Bruce Ramshaw, MD1, Vincent Vetrano2, Brandie Forman, Patient, Care, Manager1. 1University of Tennessee, Knoxville, 2University of Tennessee, Memphis
Laparoscopic and open inguinal hernia repair are commonly performed operations to treat inguinal hernias. Chronic pain can develop after any inguinal hernia repair.
Using the principles of clinical quality improvement, a hernia team reviewed the outcomes of re-operations to attempt to relieve pain after laparoscopic or open inguinal hernia repair in 94 consecutive patients.
27 patients (17 male/7 female) had 39 laparoscopic inguinal hernia repairs (12 bilateral) and 67 patients (54 male/13 female) had 81 open inguinal hernia repairs that resulted in chronic pain. After laparoscopic inguinal hernia repair, 16/27 (59%) patients developed pain immediately while 11/27 (41%) patients developed pain after a delayed period of time (1 week – 5 years). After open inguinal hernia repair, 36/67 (54%) patients developed pain immediately, while 31/67 (46%) developed pain after a delayed period of time (3 weeks – 14 years).
For patients with prior laparoscopic inguinal hernia repair, a laparoscopic approach was used to remove mesh and any fixation devices, lyse adhesions and perform a neurolysis and/or neurectomy with suture closure of any remaining defect. 11/27 (41%) patients had total or near total relief, 14/27 (52%) had significant improvement and 2/27 (7%) had little or no improvement of their chronic groin pain. 4/27 (15%) patients developed a new type of pain in their groin and 4/39 (10%) hernias recurred.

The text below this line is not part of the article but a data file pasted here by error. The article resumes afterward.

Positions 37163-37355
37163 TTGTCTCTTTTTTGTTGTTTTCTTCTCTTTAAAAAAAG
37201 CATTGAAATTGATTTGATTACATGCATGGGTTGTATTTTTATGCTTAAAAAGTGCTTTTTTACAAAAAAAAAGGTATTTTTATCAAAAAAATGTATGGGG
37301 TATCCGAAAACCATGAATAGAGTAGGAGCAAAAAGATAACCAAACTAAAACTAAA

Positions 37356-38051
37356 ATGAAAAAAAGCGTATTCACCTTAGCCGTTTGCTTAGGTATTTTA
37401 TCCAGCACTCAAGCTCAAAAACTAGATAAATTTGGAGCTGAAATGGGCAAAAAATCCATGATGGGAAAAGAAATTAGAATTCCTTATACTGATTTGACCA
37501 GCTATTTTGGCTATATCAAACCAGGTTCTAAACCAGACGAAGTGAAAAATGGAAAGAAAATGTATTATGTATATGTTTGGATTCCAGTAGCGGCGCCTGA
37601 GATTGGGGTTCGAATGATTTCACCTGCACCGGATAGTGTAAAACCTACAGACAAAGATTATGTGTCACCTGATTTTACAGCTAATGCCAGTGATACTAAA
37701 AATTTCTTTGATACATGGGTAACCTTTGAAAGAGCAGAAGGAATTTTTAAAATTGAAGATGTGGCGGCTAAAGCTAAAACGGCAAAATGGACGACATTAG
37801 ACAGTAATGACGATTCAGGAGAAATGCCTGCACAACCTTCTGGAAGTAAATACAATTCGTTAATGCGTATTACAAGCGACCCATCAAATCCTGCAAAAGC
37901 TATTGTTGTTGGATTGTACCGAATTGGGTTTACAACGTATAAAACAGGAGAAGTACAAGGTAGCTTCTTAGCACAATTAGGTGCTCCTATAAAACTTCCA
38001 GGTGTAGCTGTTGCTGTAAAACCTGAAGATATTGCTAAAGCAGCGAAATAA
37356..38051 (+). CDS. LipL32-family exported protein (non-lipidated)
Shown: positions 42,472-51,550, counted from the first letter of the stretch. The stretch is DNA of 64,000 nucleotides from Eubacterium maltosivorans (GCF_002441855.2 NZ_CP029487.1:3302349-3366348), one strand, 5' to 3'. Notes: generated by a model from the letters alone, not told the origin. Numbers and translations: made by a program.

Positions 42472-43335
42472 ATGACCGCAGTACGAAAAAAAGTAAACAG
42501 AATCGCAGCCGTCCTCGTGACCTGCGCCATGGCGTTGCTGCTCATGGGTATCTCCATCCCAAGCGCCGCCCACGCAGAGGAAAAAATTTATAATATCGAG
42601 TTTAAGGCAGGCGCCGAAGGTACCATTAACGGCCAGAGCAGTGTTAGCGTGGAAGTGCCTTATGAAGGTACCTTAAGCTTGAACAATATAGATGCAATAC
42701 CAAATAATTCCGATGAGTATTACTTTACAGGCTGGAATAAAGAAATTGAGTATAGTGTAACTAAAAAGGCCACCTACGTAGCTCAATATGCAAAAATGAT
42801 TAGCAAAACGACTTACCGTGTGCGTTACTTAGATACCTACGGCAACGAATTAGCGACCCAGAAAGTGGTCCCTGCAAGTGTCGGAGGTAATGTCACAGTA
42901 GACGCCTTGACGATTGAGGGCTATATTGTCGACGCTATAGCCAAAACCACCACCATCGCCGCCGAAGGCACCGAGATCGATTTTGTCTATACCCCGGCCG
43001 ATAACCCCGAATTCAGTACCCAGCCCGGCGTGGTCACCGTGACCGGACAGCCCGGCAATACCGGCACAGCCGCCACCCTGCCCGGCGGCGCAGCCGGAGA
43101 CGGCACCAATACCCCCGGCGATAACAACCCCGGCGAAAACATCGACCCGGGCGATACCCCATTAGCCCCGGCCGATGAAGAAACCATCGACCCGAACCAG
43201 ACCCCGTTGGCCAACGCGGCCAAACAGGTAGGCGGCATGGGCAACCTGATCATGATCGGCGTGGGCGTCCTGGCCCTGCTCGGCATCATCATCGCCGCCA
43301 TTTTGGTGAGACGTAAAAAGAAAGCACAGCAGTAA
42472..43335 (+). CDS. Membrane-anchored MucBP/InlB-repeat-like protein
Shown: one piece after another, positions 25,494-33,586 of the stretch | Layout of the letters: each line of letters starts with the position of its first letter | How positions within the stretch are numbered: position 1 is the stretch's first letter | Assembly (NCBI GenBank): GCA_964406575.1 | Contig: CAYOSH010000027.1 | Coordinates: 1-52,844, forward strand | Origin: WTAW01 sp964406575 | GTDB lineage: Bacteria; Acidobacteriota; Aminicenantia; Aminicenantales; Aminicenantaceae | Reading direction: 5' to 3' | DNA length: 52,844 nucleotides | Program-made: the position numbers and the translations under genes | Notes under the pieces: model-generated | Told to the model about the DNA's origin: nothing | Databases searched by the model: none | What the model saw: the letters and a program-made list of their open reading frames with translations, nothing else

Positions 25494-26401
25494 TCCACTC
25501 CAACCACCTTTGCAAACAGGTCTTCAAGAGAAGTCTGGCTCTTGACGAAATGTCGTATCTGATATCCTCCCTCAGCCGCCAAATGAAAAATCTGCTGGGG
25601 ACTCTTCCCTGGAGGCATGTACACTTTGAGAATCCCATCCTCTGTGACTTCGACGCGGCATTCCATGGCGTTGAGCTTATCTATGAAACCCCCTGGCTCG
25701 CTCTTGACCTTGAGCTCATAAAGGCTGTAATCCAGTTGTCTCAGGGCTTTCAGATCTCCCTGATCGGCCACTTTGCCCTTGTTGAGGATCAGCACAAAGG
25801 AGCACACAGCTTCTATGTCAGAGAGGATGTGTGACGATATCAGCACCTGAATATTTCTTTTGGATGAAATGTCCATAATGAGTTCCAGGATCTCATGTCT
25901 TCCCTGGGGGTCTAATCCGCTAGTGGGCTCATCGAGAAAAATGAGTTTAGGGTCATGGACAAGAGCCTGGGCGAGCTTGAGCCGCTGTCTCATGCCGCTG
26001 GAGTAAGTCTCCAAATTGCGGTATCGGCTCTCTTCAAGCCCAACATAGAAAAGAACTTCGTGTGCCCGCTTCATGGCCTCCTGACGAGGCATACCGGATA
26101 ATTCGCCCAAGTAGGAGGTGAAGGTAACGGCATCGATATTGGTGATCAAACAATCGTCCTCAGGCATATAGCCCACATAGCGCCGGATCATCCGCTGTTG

For patients with prior open inguinal hernia repair, a laparoscopic and open approach was used to remove mesh and any fixation devices, lyse adhesions, and perform and neurolysis and/or neurectomy with primary reconstruction of the groin without mesh. 30/67 (45%) patients had total or near total relief, 29/67 (43%) had significant improvement and 7/67 (10%) had little or no improvement of their groin pain. 9/67 (13%) patients developed a new type of pain in their groin and 6/81 (7%) hernias recurred.
For patients suffering from chronic pain after hernia repair, the majority of patients had significant or total improvement of their pre-operative pain with a laparoscopic approach after a laparoscopic hernia repair and a combined laparoscopic and open approach after open inguinal hernia repair. However, there are improvement opportunities and questions to explore including why there was a higher percentage of women who had chronic pain compared with the percentage of women who have inguinal hernia repair and how to improve outcomes in the patients who had little or no improvement and in patients who developed new pain and/or a recurrent hernia.
Presented at the SAGES 2017 Annual Meeting in Houston, TX.
Abstract ID: 80437
Program Number: S110
Presentation Session: Hernias: Inguinal and Robotics
Presentation Type: Podium